A type of ultraviolet light called Far-UVC could dramatically change how we combat the transmission of airborne pathogens in indoor environments, scientists report in a new study.

Researchers say the technology represents a new 'hands off' way of curbing the spread of COVID-19, compared to existing control measures that involve significant changes in people's behavior – such as abiding by lockdowns, physical distancing, mask-wearing, or getting vaccinated.

In contrast to the challenges of these effective but often unpopular measures, installing Far-UVC lighting in indoor environments could be about as easy as changing a light bulb, scientists say – and the effectiveness of the device's antimicrobial radiation is no less impressive.

"Far-UVC rapidly reduces the amount of active microbes in the indoor air to almost zero, making indoor air essentially as safe as outdoor air," says biophysicist David Brenner from Columbia University Medical Center.

While the germicidal properties of ultraviolet C light (UVC) have been known for decades, the radiation's ability to cause sunburn, skin cancer, and harm people's eyes have led to strict controls on its usage, with UVC mostly limited to sterilizing medical equipment.

However, in more recent times, research into shorter-wavelength Far-UVC emitters (aka Krypton Chloride or KrCl excimer lamps) suggests that this subset of the UVC spectrum doesn't pose safety risks to mouse or human skin cells, while retaining the ability to kill airborne pathogens.

Nonetheless, existing research has been largely limited to testing Far-UVC in small-scale lab setups.

To see whether the technology was equally effective in a normal-sized room, scientists installed five Far-UVC lamps in a controlled bioaerosol chamber measuring roughly 4 x 3 meters (about 13 x 10 ft), and pumped a stream of aerosolized Staphylococcus aureus bacteria into the room.

"The facility is a sealed chamber the size of a single-occupancy hospital room where different types of building ventilation and devices can be implemented to test the potential effectiveness of approaches like Far-UVC in a full-scale situation," says environmental microbiologist Louise Fletcher from the University of Leeds in the UK.

According to the team, the Far-UVC lamps reduced up to 98.4 percent of the pathogen load in a matter of minutes, and maintained an ambient level of 92 percent reduction at a level in line with International Commission on Non-Ionizing Radiation Protection (ICNIRP) guidelines.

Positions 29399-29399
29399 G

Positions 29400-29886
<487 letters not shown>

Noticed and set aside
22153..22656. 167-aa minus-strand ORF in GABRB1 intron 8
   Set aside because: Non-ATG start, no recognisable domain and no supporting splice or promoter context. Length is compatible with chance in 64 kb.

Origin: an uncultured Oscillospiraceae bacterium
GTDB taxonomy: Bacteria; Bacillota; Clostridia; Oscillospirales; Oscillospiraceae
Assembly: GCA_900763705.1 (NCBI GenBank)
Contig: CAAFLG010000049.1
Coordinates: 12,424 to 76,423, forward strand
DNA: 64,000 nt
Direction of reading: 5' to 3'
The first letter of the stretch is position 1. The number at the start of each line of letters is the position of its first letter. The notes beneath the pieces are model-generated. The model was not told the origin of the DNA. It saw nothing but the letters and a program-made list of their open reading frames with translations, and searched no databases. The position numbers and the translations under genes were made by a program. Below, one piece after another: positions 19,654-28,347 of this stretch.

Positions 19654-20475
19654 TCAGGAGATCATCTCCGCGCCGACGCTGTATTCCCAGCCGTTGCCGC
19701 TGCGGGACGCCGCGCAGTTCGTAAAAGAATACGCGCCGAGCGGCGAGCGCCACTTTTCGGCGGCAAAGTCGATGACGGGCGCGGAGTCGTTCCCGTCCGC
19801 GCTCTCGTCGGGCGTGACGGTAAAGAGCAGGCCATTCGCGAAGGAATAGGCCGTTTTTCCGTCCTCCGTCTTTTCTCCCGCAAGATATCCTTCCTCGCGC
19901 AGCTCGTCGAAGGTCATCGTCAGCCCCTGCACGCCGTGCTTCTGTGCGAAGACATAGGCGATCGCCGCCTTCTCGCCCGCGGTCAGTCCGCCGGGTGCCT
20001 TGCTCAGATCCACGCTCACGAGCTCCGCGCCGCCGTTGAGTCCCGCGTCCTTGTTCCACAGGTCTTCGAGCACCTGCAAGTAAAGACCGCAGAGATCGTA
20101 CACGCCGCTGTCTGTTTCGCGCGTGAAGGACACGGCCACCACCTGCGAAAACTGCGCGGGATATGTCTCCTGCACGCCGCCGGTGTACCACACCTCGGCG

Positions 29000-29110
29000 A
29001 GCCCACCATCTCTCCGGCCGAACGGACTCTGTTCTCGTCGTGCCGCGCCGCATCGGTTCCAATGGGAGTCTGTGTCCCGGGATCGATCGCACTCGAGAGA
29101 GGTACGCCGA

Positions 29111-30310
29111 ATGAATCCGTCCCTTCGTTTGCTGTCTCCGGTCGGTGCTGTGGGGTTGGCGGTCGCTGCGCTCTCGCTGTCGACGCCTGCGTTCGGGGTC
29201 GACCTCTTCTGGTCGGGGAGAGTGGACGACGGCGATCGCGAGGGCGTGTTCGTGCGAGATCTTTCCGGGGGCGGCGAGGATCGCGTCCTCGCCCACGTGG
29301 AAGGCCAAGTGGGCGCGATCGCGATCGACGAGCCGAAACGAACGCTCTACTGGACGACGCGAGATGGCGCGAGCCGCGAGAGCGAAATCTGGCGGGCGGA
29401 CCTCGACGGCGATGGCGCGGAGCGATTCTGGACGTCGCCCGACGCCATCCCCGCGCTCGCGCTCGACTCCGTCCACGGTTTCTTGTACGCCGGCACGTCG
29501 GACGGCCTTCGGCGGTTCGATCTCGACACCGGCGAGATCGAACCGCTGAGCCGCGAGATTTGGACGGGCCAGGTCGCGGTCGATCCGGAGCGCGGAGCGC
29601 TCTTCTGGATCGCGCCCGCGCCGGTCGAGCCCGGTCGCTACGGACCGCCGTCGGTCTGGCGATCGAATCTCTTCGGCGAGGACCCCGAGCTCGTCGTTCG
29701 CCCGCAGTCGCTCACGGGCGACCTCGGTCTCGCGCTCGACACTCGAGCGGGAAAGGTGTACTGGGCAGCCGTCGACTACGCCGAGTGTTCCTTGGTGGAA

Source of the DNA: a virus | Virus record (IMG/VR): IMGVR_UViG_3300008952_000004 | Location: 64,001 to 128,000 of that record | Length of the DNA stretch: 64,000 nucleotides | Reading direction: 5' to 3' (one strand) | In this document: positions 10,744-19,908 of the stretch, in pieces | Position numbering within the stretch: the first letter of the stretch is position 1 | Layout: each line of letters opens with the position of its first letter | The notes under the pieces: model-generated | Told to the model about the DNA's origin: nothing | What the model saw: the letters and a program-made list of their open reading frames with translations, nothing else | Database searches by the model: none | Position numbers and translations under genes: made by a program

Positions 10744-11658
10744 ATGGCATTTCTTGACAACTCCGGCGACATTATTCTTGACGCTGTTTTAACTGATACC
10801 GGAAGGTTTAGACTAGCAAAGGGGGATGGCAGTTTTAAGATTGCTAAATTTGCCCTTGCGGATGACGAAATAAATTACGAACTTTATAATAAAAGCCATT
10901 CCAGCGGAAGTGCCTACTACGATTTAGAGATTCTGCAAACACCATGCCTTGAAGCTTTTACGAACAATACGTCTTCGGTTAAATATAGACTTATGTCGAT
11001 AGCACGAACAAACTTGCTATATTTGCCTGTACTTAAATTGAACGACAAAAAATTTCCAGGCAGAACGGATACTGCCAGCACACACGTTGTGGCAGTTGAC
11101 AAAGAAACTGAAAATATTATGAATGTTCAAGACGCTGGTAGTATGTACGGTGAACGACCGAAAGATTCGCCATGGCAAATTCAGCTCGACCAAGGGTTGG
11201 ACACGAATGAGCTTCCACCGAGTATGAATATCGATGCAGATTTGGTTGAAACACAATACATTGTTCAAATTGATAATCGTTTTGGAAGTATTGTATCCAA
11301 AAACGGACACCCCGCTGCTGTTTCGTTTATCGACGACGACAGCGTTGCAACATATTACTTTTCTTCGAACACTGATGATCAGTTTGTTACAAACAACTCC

The ventilation level of the test chamber was set to be like a normal room at equivalent air changes (eACH) per hour, but the Far-UVC radiation equated to 184 air changes, which the team says surpasses any other approach to disinfecting occupied indoor spaces.

"Our trials produced spectacular results, far exceeding what is possible with ventilation alone," says physicist Kenneth Wood from the University of St Andrews in the UK.

Despite the clear promise of the technology, the researchers acknowledge there are difficulties to overcome the potential use of Far-UVC in the real world – specifically in ensuring that the installation of Far-UVC lamps in indoor environments meets the correct level of radiation exposure, being both effective but also within safe, set limits.

Provided that balance can be safely achieved, we might just be looking at a game-changing piece of health technology here, researchers say.

"Using this technology in locations where people gather together indoors could prevent the next potential pandemic," Brenner says.

"Far-UVC light is simple to install, it's inexpensive, it doesn't need people to change their behavior, and evidence from multiple studies suggests it may be a safe way to prevent the transmission of any virus, including the COVID virus and its variants, as well as influenza and also any potential future pandemic viruses."

The findings are reported in Scientific Reports.